It is rightly said that conviction of an accused is not as difficult a part of trial as sentencing of the convict. Various theories of punishment introduced by the penologists are the Retributive Theory which basically is the rule of ‘tit for tat’ i.e. a revenge which is basically public and legally authorized; second is the Deterrent Theory which states that the purpose of punishment is to set up an example/ fear in the society; third is the Preventive Theory which is based on the principle “not to avenge crime but to prevent it”; fourth is the Reformative theory according to which, the purpose of punishment is reformation of the offender, supporters of reformation seek to prevent crime by providing offenders with the education and treatment necessary to eliminate criminal tendencies, as well as the skills to become productive members of society.[9] According to the supporters of the reformative theory, criminal convicts can be reformed into good, law-abiding citizens with the help of proper, competent, educational treatment during the period of their imprisonment.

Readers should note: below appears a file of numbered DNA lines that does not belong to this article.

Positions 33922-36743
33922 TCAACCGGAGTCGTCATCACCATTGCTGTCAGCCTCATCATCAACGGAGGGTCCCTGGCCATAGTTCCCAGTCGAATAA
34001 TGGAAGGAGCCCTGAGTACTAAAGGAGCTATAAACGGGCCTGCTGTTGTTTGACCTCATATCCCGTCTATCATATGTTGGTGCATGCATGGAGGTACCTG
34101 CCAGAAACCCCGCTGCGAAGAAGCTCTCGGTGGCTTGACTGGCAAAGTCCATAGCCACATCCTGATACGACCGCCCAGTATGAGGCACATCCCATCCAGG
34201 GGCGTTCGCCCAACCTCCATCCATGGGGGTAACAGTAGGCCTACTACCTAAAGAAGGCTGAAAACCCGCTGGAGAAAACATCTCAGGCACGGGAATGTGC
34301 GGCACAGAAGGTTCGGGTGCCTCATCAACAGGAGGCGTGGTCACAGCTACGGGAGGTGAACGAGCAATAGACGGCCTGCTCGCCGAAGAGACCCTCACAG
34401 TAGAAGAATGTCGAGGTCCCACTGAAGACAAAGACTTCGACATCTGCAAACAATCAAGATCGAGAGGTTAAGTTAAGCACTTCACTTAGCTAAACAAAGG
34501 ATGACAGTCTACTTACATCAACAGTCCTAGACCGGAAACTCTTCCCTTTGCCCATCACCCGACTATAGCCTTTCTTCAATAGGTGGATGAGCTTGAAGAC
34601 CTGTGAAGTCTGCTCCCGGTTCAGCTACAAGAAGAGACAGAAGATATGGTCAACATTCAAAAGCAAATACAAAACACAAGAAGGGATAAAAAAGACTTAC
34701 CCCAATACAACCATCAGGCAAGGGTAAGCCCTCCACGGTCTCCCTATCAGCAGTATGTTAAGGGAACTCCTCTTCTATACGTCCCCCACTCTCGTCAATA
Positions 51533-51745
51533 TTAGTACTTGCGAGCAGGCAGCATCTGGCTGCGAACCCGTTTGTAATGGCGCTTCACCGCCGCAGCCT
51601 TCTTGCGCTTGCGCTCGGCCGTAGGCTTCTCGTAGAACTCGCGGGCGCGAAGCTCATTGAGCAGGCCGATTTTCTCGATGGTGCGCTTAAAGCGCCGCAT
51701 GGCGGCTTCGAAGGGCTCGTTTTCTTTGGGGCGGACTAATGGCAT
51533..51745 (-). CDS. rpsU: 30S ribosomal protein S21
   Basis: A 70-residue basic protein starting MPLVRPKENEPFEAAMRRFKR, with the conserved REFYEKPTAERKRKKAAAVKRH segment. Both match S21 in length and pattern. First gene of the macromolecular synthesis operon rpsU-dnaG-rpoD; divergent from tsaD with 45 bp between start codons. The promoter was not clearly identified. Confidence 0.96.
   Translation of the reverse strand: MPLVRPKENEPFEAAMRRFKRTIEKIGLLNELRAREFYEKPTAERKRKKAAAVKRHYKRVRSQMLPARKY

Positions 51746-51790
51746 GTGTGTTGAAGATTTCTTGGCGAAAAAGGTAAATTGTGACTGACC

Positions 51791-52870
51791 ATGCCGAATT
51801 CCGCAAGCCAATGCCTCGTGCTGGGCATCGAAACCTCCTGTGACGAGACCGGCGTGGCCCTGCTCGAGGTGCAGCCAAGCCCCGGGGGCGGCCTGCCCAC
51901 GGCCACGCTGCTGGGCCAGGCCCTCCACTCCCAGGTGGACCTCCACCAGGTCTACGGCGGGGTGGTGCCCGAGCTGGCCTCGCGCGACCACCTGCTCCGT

As we see the different theories, we can infer that the modern Indian approach of social control has shifted from retribution to reformation and rehabilitation. As rightly said, “reformation and not retribution is the sentencing lodestar”.[10].

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[2] Gour H.S., The Penal Law of British India 1936, 57 Madras Law Journal 60

[3] Translated by Haughton, G.C. 1835, Chapter 7, para 18, p. 189

[4] Patrick Olivelle, The Journal of Hindu Studies, Volume 4, Issue 1, May 2011, p. 23-41, https://doi.org/10.1093/jhs/hir011

[5] Ibid.

[6] The Indian Penal Code, 1860, §53, (45 of 1860)

[7] Chapter 3, Punishment of Offences Prevailing in Ancient and Modern India, p. 10, para 1, https://shodhganga.inflibnet.ac.in/bitstream/10603/218741/7/07_chapter%203.pdf

[8] Id.

[9] Article on Criminal Law- Encarta Reference Library 2005.

[10] Saradhakar Sahu v. State of Orissa, 1985 Cr LJ 1591.